3. Samasyā (Hindi: समस्या, meaning Difficulty): This canto, a soliloquy by Aṣṭāvakra in his mother's womb, deals with the notion of Samasyā or a difficulty. The canto is replete with pathos (Karuṇa Rasa), heroism (Vīra Rasa) and optimism. In the first 30 verses, various metaphors are painted for difficulty, which is universal and extremely powerful. Faith in God and determined action are the ways to get out of a difficulty, and Aṣṭāvakra is resolute that he will get out of his predicament too. In verses 61 to 82, the real nature of the Ātman (Self), without beginning and end, without birth and death, and beyond mortal difficulties is presented, according to the poet's philosophy of Viśiṣṭādvaita. Aṣṭāvakra then tells Kahola about his (Kahola's) imminent repentance, and that he is determined intent to live the life of a disabled. He requests his father not to curse anybody in future, and the canto ends with optimistic prophesies by Aṣṭāvakra that the curse of his father is a blessing in disguise for the disabled of the world, as Aṣṭāvakra will be their role model.
  4. Saṅkaṭa (Hindi: सङ्कट, meaning Adversity): The poet introduces the concept of adversity, which is a test for friendship, skill, intellect, and virtues. Aṣṭāvakra's body becomes like that of the egg of a turtle. Kahola starts repenting for his action of cursing the child. The sin of the Ṛṣi manifests as a drought in the forest, and all the disciples of Kahola leave the Āśrama. The birds and animals in the forest start dying out of hunger and thirst. Sujātā asks Kahola to go to the Yajña of Janaka and get some wealth by defeating the assembly of the wise in a scriptural debate. Kahola goes to Mithilā against his wishes, and is beaten in the debate by Bandī, the son of Varuṇa, who then immerses Kahola under water in the Varuṇapāśa. In the forest, Sujātā gives birth to a boy. Uddālaka comes to the aid of Sujātā and tells her about the fate of Kahola, asking her to keep this secret from her child, as the knowledge of his father's defeat will be a hurdle in the growth of the child. Uddālaka performs the Jātakarman Saṃskāra of the infant. The child is called Aṣṭavakra (having eight limbs deformed) by everybody, but Uddālaka names him Aṣṭāvakra, with the meanings as explained here. The canto ends with Aṣṭāvakra starting to grow in the Āśrama of his maternal grandfather.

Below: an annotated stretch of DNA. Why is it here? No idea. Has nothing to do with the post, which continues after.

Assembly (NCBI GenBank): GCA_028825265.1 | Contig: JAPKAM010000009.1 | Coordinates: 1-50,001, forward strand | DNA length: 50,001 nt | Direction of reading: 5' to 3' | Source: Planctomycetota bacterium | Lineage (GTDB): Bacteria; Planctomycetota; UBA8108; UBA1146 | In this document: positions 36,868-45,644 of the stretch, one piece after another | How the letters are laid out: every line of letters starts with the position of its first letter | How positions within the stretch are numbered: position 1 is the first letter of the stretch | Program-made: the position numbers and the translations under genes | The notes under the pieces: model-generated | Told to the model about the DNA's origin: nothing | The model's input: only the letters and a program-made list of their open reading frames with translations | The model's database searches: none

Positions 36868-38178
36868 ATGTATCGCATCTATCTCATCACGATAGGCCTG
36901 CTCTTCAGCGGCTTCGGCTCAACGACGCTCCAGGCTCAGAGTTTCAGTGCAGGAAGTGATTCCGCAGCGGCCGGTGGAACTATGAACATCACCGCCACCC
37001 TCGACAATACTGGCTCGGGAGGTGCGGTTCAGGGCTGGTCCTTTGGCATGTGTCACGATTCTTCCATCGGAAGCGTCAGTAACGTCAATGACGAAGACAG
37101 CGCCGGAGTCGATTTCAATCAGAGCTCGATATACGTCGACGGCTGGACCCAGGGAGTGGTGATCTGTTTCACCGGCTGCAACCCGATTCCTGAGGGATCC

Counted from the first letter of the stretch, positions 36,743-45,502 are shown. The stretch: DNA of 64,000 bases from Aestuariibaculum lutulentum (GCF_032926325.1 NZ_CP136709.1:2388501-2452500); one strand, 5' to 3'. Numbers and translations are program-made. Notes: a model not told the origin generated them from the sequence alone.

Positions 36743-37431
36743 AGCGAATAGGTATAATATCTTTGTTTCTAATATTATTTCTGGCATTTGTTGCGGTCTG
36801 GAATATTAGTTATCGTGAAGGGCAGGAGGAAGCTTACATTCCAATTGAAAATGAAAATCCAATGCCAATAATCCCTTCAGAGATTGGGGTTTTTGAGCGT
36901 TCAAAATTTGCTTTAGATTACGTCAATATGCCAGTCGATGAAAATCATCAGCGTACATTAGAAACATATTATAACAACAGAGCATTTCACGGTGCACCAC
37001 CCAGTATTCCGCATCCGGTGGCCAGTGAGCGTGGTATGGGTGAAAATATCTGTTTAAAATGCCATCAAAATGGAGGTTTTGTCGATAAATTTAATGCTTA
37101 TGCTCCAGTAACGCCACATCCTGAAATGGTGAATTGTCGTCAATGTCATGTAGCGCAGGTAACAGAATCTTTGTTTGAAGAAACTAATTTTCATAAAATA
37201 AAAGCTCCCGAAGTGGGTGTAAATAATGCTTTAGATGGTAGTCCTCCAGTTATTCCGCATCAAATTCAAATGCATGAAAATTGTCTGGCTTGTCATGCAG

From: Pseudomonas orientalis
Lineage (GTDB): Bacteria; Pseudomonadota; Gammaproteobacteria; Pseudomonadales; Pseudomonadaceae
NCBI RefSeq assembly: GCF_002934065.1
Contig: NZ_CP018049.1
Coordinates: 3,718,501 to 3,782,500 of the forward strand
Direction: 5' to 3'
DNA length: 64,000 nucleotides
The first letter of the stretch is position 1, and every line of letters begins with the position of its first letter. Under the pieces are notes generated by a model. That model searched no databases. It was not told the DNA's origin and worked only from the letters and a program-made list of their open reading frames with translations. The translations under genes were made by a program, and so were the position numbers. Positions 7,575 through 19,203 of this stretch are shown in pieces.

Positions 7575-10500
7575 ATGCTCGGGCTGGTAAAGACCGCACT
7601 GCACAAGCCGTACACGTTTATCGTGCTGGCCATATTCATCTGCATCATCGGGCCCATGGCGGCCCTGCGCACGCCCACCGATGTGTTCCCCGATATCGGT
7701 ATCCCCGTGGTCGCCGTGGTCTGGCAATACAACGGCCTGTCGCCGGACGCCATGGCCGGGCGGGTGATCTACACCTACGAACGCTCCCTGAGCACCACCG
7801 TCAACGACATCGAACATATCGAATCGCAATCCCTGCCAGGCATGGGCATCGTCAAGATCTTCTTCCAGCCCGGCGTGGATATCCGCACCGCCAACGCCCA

5. Saṅkalpa (Hindi: सङ्कल्प, meaning Resolution): The canto begins with the concept of resolution – the poet states that a noble resolution is the true and pure resolution. Aṣṭāvakra is born handicapped, and a son Śvetaketu is born to Uddālaka at the same time. Both uncle and nephew grow up together in Uddālaka's Āśrama. Uddālaka is more fond of Aṣṭāvakra, his disabled grandson, than Śvetaketu. Aṣṭāvakra excels in learning from Uddālaka, outclassing all other disciples including Śvetaketu. On Aṣṭāvakra's tenth birthday, Uddālaka organises a celebration. Uddālaka makes Aṣṭāvakra sit in his lap and starts embracing him. Seeing this, Śvetaketu is possessed by jealousy, and asks Aṣṭāvakra to get down from his father's lap. Śvetaketu tells him that Uddālaka is actually his grandfather, and that he does not know about his real father. Śvetaketu further humiliates Aṣṭāvakra by mocking his disability. On hearing about his real father Kahola from Sujātā, Aṣṭāvakra thanks Śvetaketu for awakening him. Aṣṭāvakra makes a firm resolution of not returning to Uddālaka's Āśrama without his father. The resolution will show the world that the disabled can achieve anything they dream of.
  6. Sādhanā (Hindi: साधना, meaning Diligence): The poet explains that Sādhanā (diligence), the energy of Saṅkalpa (resolution), is the key to success. Aṣṭāvakra is constantly worried about how he would liberate his father from the bondage of Bandī. He realises that his pointing out of Kahola's mistakes and arguing with Kahola was not his prerogative, even though Kahola was wrong. He concludes that his arguments ended up angering Kahola which led to the unfortunate curse, anger being the dreadful enemy of man. Aṣṭāvakra decides to perfect the scriptures – the Vedas, Upavedas, Nyāya, Mīmāṃsā, Dharma, Āgama and other texts. He entreats Uddālaka for instruction in the scriptures. In a short time, Aṣṭāvakra masters all that Uddālaka teaches, helped by his Ekaśruti (ability to forever remember everything that one has heard even once). Uddālaka calls Aṣṭāvakra to give him a final instruction about the Ātman, and orders him to go to the assembly of Janaka with the goal of liberating his father. Uddālaka decides to send the now-repentant Śvetaketu with Aṣṭāvakra, even though the former had insulted the latter in the past. Aṣṭāvakra determines that this task will be his Gurudakṣiṇā, and bows down to Uddālaka. Uddālaka blesses him to be victorious, and so does Sujātā. Aṣṭāvakra undertakes the ambitious journey to Mithilā, along with his uncle Śvetaketu.